Perks for parents to move to new towns 'too costly'

National Development Minister Khaw Boon Wan

National Development Minister Khaw Boon Wan has appeared to rule out giving cash incentives to encourage parents in mature estates to join their children in new towns.

He said yesterday he had asked participants at his ministry's recently concluded Housing Conversations how big a carrot it would take for them to move. "The figure is something I can't afford. It's six digits," he said, to the general surprise of MPs.

In July, Mr Khaw seemed to entertain the idea of financial incentives. He told participants that if parents were prepared to leave their comfortable surroundings in a mature estate, "we should try to facilitate and perhaps even reward them for moving out because that opens up opportunities for children of parents in mature estates who want to stay on."

Yesterday, he appeared to have changed tack when asked about the idea by Mr Baey Yam Keng (Tampines GRC). "We will try within our capabilities and financial limits, but if some parents can change their attitude and be prepared to try out the new towns, they may discover better new towns - maybe in Yishun," Mr Khaw said.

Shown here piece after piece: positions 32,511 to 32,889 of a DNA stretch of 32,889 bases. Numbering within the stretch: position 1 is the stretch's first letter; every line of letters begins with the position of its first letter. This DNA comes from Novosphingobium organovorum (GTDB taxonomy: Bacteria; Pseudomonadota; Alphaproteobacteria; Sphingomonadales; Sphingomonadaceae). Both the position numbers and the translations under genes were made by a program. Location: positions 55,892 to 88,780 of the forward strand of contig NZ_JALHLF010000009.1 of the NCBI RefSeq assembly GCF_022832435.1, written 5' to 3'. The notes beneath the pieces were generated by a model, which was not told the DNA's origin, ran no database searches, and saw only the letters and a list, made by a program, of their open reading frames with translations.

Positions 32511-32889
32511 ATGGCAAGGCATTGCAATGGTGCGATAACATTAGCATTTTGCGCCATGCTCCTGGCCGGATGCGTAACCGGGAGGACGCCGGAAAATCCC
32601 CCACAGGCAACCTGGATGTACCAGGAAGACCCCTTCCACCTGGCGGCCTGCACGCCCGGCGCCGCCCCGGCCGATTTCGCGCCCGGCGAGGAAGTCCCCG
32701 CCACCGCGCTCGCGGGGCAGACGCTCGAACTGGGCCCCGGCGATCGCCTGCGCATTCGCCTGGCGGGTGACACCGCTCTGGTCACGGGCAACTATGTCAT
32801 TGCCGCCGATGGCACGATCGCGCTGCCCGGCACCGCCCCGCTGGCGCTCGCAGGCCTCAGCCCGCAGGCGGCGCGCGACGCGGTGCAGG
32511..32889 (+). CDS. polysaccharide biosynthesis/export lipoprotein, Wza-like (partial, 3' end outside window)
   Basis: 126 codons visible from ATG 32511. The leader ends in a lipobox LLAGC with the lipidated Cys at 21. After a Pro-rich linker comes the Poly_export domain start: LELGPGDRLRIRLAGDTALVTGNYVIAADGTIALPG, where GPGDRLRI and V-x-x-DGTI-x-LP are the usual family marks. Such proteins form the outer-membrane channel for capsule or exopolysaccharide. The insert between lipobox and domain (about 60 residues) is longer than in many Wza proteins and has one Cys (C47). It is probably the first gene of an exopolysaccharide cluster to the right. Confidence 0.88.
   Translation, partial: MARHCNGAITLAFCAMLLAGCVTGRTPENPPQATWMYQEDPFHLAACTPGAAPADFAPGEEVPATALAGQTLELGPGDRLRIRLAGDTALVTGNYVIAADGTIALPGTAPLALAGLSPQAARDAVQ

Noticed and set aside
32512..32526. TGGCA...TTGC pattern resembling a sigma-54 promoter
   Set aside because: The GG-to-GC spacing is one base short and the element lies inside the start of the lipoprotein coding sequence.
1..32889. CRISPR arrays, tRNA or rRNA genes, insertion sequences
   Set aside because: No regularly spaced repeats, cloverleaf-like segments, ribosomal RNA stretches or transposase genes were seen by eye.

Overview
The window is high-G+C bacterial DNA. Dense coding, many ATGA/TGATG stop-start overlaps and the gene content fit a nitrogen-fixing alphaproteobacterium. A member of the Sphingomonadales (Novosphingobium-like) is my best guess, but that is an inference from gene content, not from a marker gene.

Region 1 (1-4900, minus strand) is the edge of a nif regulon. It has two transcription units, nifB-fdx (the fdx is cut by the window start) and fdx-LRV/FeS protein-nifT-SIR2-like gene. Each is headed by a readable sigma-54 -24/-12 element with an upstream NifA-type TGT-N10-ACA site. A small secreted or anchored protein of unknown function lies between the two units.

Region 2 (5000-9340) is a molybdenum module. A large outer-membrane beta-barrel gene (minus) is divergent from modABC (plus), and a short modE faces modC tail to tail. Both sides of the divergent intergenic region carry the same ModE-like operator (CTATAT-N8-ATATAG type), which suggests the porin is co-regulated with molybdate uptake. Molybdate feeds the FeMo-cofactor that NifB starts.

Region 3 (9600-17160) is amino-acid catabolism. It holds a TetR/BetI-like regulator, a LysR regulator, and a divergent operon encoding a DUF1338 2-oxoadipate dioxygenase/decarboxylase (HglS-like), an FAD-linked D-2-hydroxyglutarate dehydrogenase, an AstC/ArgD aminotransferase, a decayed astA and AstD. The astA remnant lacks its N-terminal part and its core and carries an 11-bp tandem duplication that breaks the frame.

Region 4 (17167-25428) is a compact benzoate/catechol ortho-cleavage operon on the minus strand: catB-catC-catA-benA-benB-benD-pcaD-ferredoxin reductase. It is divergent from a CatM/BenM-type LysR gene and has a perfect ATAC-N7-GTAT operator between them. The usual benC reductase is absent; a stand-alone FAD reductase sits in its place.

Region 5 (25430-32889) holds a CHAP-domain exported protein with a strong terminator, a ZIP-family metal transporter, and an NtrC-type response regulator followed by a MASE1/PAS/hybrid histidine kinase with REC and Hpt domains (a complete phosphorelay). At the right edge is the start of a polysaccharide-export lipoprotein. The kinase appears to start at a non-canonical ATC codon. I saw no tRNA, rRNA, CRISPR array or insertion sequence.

Still, there are other options, even for those in mature estates.

"Helping extended families live together or close by for mutual care and support has been a longstanding priority for this Government," he said, pointing to the Married Child Priority Scheme, which gives applicants living with or near their parents more chances at the ballot box, and the multi-generatonal 3Gen flats.

Another is the possibility of more new flats in older towns.

He told Mr Christopher de Souza (Holland-Bukit Timah GRC): "Within the next 12 months ... there are several Build-to-Order launch possibilities in several mature estates. Whether it will be in the member's ward, I do not know."

The Selective En bloc Redeve- lopment Scheme (Sers) and resale flats are also options for those hoping to move into mature towns to be near their parents. Sers involves redeveloping old estates. Affected owners get compensation and rehousing benefits. These old estates are often low-rise and the new blocks will have more units than before.

But people in older estates may not be keen to move out. Mr Khaw said: "I know many parents are very reluctant because ... they are used to the hawker or a particular wet market stallholder and they find it very difficult to move to a new place. But we will try."

This article was first published on Sep 10, 2014.
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